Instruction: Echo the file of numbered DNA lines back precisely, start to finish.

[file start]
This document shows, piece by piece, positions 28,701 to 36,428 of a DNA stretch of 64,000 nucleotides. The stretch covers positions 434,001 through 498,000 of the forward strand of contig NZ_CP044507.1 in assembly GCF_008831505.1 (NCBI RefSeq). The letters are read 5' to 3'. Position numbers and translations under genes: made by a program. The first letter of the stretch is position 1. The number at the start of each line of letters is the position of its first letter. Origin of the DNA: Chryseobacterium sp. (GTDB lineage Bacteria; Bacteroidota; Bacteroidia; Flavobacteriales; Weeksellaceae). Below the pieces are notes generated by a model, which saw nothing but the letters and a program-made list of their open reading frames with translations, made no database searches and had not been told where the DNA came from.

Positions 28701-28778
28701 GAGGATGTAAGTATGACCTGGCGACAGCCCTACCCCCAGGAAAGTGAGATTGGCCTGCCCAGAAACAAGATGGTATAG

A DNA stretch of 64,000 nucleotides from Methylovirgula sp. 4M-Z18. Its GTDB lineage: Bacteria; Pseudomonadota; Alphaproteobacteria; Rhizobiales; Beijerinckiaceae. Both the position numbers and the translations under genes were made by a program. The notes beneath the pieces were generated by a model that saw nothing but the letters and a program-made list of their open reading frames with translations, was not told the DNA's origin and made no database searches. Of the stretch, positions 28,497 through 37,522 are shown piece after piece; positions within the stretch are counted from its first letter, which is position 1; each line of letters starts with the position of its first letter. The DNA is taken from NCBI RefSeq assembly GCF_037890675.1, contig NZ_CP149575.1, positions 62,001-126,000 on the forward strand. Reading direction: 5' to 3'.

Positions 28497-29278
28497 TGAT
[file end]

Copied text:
This document shows, piece by piece, positions 28,701 to 36,428 of a DNA stretch of 64,000 nucleotides. The stretch covers positions 434,001 through 498,000 of the forward strand of contig NZ_CP044507.1 in assembly GCF_008831505.1 (NCBI RefSeq). The letters are read 5' to 3'. Position numbers and translations under genes: made by a program. The first letter of the stretch is position 1. The number at the start of each line of letters is the position of its first letter. Origin of the DNA: Chryseobacterium sp. (GTDB lineage Bacteria; Bacteroidota; Bacteroidia; Flavobacteriales; Weeksellaceae). Below the pieces are notes generated by a model, which saw nothing but the letters and a program-made list of their open reading frames with translations, made no database searches and had not been told where the DNA came from.

Positions 28701-28778
28701 GAGGATGTAAGTATGACCTGGCGACAGCCCTACCCCCAGGAAAGTGAGATTGGCCTGCCCAGAAACAAGATGGTATAG

A DNA stretch of 64,000 nucleotides from Methylovirgula sp. 4M-Z18. Its GTDB lineage: Bacteria; Pseudomonadota; Alphaproteobacteria; Rhizobiales; Beijerinckiaceae. Both the position numbers and the translations under genes were made by a program. The notes beneath the pieces were generated by a model that saw nothing but the letters and a program-made list of their open reading frames with translations, was not told the DNA's origin and made no database searches. Of the stretch, positions 28,497 through 37,522 are shown piece after piece; positions within the stretch are counted from its first letter, which is position 1; each line of letters starts with the position of its first letter. The DNA is taken from NCBI RefSeq assembly GCF_037890675.1, contig NZ_CP149575.1, positions 62,001-126,000 on the forward strand. Reading direction: 5' to 3'.

Positions 28497-29278
28497 TGAT